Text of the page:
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Local telly is 50 years old in June. Idealog lists its greatest hits.

Local telly is 50 years old in June. Idealog lists its greatest hits

Gena Tuffery


Fifty years ago, on June 1, 1960, a belated broadcast was beamed out of Auckland’s Shortland Street Studios. New Zealanders had been hearing about this television thing since letters from home started referencing ‘the old BBC’ a quarter of a century before. Now here it was: The Adventures of Robin Hood, to be followed by a live interview with a visiting ballerina and a performance by the Howard Morrison Quartet.

A formula for forever, it would seem. Flick on any free-to-air channel right now and you’re bound to find a rehash of a remake, harassment by microphone, and some form of New Zealand Idol—if not American, Australian, or OECD Other.

But while some things never change, other TV moments are powerful enough to snap us out of our electromagnetically-face-sucked stupor. Big things can happen in 50 years on the small screen. But as I’ve only been around to catch 33 years of them—less if we don’t count Play School, the Hemi years—here is my blatantly biased list of The Ten Biggest Things to Happen in Half a Century of New Zealand TV.



Not a Telethon like last year’s happy-clappy affair. Real Telethons like 1984’s Fight for Ethiopia, events that made eight-year-old kids smash open their porcelain pigs with a sledgehammer and forced sleep-deprived parents to phone in and pledge to name their newborn baby ‘Telethon’ as Selwyn kissed Basil Brush.

Fair Go

Fair Go giving its presenters a really good go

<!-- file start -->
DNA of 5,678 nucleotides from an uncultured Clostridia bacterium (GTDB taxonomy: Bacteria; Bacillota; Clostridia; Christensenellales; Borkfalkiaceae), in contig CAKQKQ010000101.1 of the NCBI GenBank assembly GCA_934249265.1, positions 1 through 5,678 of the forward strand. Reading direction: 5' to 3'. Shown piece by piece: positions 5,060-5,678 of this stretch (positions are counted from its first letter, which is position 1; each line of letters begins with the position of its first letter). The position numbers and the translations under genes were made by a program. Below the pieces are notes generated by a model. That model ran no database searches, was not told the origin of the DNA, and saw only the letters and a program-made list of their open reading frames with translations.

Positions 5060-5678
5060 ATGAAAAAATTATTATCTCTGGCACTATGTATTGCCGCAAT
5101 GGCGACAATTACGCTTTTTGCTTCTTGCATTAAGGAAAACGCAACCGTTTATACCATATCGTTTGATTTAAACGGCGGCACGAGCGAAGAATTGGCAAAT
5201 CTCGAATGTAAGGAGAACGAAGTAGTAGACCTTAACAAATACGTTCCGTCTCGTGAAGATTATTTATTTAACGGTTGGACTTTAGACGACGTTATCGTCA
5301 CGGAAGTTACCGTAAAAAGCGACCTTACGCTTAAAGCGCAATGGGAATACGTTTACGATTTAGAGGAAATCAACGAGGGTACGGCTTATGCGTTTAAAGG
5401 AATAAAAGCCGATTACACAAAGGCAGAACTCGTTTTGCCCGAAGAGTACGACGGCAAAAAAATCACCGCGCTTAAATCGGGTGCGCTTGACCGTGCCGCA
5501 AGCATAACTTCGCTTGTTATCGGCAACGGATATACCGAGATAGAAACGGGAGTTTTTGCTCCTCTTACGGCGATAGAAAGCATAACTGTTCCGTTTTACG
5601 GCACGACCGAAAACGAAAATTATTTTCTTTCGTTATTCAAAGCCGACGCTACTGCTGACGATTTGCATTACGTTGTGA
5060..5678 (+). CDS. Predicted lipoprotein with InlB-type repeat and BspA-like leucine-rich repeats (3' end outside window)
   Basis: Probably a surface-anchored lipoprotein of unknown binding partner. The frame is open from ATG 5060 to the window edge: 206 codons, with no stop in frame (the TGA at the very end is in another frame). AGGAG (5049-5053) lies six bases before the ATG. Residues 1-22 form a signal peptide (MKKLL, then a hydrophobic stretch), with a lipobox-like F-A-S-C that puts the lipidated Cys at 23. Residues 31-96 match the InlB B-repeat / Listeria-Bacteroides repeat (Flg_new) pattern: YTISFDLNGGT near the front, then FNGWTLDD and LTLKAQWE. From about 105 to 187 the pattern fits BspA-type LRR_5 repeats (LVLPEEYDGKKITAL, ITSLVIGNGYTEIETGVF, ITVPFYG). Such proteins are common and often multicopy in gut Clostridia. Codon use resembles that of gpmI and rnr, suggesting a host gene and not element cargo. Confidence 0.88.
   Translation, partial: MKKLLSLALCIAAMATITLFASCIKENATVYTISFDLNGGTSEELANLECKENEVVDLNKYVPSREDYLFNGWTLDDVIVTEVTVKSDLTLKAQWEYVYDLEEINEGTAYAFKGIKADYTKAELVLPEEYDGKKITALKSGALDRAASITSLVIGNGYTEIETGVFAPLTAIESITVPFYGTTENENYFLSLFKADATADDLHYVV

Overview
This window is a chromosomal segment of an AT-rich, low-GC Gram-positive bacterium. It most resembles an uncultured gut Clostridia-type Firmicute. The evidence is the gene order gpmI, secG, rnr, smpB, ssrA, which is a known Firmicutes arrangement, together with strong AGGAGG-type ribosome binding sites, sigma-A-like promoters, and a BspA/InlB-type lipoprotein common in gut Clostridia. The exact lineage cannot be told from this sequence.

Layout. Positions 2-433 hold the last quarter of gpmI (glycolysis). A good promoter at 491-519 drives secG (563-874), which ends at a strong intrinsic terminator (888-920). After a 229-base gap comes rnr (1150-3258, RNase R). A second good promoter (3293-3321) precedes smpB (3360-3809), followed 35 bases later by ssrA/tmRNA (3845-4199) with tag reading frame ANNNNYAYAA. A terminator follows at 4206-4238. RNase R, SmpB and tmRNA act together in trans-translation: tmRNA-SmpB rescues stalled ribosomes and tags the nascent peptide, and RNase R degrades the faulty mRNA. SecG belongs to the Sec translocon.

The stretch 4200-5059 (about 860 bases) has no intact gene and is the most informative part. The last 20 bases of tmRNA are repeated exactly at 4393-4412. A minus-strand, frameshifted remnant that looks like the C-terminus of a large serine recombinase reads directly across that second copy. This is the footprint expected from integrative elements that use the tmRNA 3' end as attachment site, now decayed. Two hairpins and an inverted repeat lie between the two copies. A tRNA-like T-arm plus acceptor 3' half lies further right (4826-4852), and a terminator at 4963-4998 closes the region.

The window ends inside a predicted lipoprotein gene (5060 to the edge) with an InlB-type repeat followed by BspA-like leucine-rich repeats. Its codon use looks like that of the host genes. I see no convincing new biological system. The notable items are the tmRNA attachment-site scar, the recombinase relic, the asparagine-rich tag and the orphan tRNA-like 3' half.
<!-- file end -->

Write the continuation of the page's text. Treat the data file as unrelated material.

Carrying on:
Fair enough, I guess—a show that specialises in hounding guilty parties till they hand over the cash is not going to plant itself in the Employment Tribunal’s line of fire. Besides Brian Edwards’ eight-year stint, Kevin Milne has been with the show since 1984. Now 45-year-old Alison Mau is stepping into his bossy boots she can start planning her retirement.

Naked newsreading

Yes, they’ve been doing it for years in Europe, but does Europe have its very own pseudo-celebrity, rugby-streaking, pole-writhing, Boobs-on-Bikes-leading, high-class hooker to read its news topless? Alt TV did, for a few months in 2008. But, for all her originality, Lisa Lewis wasn’t the first to whip off her top on TV; that honour goes to New Zealand’s first female newsreader, Angela D'Audney, in 1979—though not on the news, but on a TV drama called The Venus Touch co-starring Bruno Lawrence.

Paul Henry

Paul Henry

Hugely loved and hated, but rarely liked or disliked, Paul Henry keeps pulling out the -isms. Rough gems like “That is a moustache on a lady” make us wonder how the hell we used to wake up properly before someone made us choke on our toast. And it’s not just me that thinks Henry’s big—even his giggle is world-renowned, twice making the UK Daily Telegraph’s World’s 20 Best Moments of Uncontrollable Laughter on Television, the only laugh to do so. If you’re one of the thousands likely to disagree with Henry’s big spot, take his advice: start a group.


Proper use of proper swearwords

There was such a furore over Toyota’s ‘Bugger’. But what about Kiwi TV’s first C-word? Remember there were no asterisks when Krusty the Klown said it live on Max TV. Cheered as he was by a good three hours of pre-Boxdog drinking, former Klown Russell Chambers recalls prefacing his C-bomb with “You’re a f**king …”. But the caller had called him a dick, so he was asking for it really.

The real big stars